Wednesday, December 7, 2011

The Big Push

There has been quite a bit of activity at The Commons Brewery as of late. Over the past few months we have been on a mission to
A) Get into a full production mode and
B) Get the tasting room opened up.

After returning from GABF my friend Jay who I went to Siebel with and his fiance came to town for a visit. They had just finished up the season working for the 49th State Brewing Company and were on their way back to New York for a few months. Jay is the brewer there and seems to be settling in nicely. He and I had decided we wanted to do a collaboration beer and had been emailing back and forth about exactly what it would be. Our main instructor for the Doemens part of our course is the brewmaster of the Uerige Brauerei, so we decided on a Sticke which is a slightly stronger alt beer brewed only a few times a year. We brewed a small batch together and after fermentation I let it lager for 4 weeks. The resulting beer is wonderful. It will be a fairly regular beer for the brewery.
We got in a bunch of new barrels and racks so I cleaned those up and got them ready for filling.


 We finally got all of our ducks in a row and decided to fire up the big system. The first beer we brewed is called Flemish Kiss. It is a pretty simple pale ale recipe which is fermented with an ale yeast at higher temperatures to bring out the fruity esters in primary then has brettanomyces bruxellensis added in the secondary. The beer sits for about 5 weeks to just get a hint of the brett. Of course over time the brett. character will develop more if it is in the right conditions. We will see how this beer acts once it is bottled.

Having a brand new brewhouse, with a brand new three roller mill poses some problems when it comes to efficiency. We pretty much had to guess for the first batch then compile data as we went along. We ran into some burner problems with the first two batches but have since dialed it in.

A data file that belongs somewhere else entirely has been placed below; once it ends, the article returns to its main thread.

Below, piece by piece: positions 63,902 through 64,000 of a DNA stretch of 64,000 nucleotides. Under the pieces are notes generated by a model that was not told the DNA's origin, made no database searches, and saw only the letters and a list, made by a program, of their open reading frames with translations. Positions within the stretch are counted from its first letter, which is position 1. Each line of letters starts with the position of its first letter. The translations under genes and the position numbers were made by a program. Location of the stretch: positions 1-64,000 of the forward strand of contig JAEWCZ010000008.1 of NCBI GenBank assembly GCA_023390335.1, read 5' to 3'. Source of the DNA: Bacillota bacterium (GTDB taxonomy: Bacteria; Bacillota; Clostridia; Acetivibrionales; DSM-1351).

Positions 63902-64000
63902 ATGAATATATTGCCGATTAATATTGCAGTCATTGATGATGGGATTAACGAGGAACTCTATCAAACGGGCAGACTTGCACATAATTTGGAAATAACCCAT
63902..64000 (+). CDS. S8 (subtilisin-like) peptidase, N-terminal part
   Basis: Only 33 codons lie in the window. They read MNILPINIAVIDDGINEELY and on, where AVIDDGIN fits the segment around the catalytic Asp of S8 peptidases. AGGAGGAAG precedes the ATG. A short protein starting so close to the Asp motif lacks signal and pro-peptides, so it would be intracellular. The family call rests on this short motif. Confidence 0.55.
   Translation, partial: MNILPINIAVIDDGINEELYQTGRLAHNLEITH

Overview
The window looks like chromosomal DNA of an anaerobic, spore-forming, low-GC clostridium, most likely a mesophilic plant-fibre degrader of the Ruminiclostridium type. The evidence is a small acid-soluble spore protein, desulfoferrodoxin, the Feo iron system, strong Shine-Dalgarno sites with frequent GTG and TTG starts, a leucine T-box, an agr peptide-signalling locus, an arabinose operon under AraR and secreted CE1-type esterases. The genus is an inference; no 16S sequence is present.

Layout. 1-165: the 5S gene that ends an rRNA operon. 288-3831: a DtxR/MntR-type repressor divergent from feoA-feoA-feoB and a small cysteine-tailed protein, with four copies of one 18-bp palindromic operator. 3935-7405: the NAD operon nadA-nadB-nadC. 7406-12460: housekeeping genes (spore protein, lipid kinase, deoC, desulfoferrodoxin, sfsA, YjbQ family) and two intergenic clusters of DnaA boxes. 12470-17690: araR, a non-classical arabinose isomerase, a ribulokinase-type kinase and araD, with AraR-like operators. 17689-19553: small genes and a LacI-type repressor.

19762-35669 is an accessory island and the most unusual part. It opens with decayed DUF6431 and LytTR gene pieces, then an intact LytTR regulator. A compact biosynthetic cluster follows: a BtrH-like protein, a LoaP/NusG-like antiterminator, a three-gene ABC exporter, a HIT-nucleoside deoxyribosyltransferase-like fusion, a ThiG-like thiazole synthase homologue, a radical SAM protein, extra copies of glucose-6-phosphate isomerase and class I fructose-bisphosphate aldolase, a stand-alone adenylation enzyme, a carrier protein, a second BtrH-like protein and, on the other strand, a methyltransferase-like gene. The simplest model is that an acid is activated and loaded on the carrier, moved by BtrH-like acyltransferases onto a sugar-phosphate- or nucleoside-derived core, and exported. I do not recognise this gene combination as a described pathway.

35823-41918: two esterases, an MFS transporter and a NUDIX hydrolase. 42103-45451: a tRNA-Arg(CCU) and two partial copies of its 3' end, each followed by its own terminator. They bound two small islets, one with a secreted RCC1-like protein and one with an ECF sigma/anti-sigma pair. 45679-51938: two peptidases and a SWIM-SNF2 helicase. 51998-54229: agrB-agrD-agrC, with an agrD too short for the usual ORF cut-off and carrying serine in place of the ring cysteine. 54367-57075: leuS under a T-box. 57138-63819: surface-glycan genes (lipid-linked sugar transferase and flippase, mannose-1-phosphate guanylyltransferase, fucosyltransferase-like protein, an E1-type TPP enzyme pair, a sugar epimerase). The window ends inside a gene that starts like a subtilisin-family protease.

The Flemish Kiss fermented out nicely and was transferred to neutral Sirah wine barrels where the brett. was added. The hope was the O2 exchange from the barrels would help the brett. to do it's thing, and in the end it really did help. The flavor was perfect for this beer at about 4 weeks in.
The next batch we brewed is Little Brother which is a nice malt forward Belgian Dark Strong. In an earlier post I mentioned how I had brewed a few small batches of this that went into a Heaven Hill bourbon barrel. The idea for the last batch was to eventually blend most of it with the bourbon barrel batch to get a nice smooth, malty beer with a balanced bourbon note to it. Again we had burner issues with the kettle but called in a tech and finally figured out what we needed to do. The beer fermented out eventually but never had the right taste to it. When we did the blending session to figure out the ratio we were happy that the bourbon aged addition really covered up anything were unhappy with. The resulting blend was destined for the Holiday Ale Fest.
Deciding on ratio's

For the third brew on the new system we finally got around to brewing a big batch of Urban Farmhouse Ale which is one of our main year round beers and all was good, although it was  a little finicky in the fermentation and didn't want to clear up when crashed.
With everything starting to look more consistent and knowing we would have some beer to sell  we decided to start thinking about opening up the tasting room. Right around this time we added a third member to the team. Josh Grgas is now in charge of sales and the tasting room. Josh is a very knowledgeable guy about beer (and other things) and has great taste and a great palate. The three of us set a date for the opening and decided I should make a special beer for it. I wanted to do something pretty involved and went with a culmination of a few idea's that I had been wanting to try. I knew I wanted it to be dark, but not taste dark. I knew I wanted to do a farmhouse ale, I knew I wanted to use malted spelt, I knew I wanted to do a sour wort to get the beer slightly tart, and I knew that instead of doing a late hop addition in the kettle I would use flowers instead. The resulting beer is now called Fleur De Ferme.
I started a few days ahead of of time by mashing some pilsener malt in a cooler old school style.
I then ran that off into another cooler and added a handful of crushed malt. The idea is to basically incubate it at a certain temp. for a few days to stimulate the growth of the lactobacillus that is on the husks of the grain I threw in there. I then covered that in plastic wrap to keep the O2 out. I let it incubate for two days. In that time it went from 122 down to 96 which is the perfect range. I filtered out the grain and rain off the liquid. Upon smelling and tasting it it was a nice clean lactic sourness.

I used 26% malted spelt from Germany in the grist bill. The spelt malt smelled amazing. It was like fresh baked bread. The darkness came from de-husked carafa added at the end of the mash. I also added some cane sugar to help dry it out a bit. When the mash and sparge were done I added the sour wort into the kettle along with other wort. At the end of the boil I added the flowers I had chosen which were chamomile, hibiscus and lavender. It smelled heavenly in the brewery for a little while.
Spelt malt
Flower power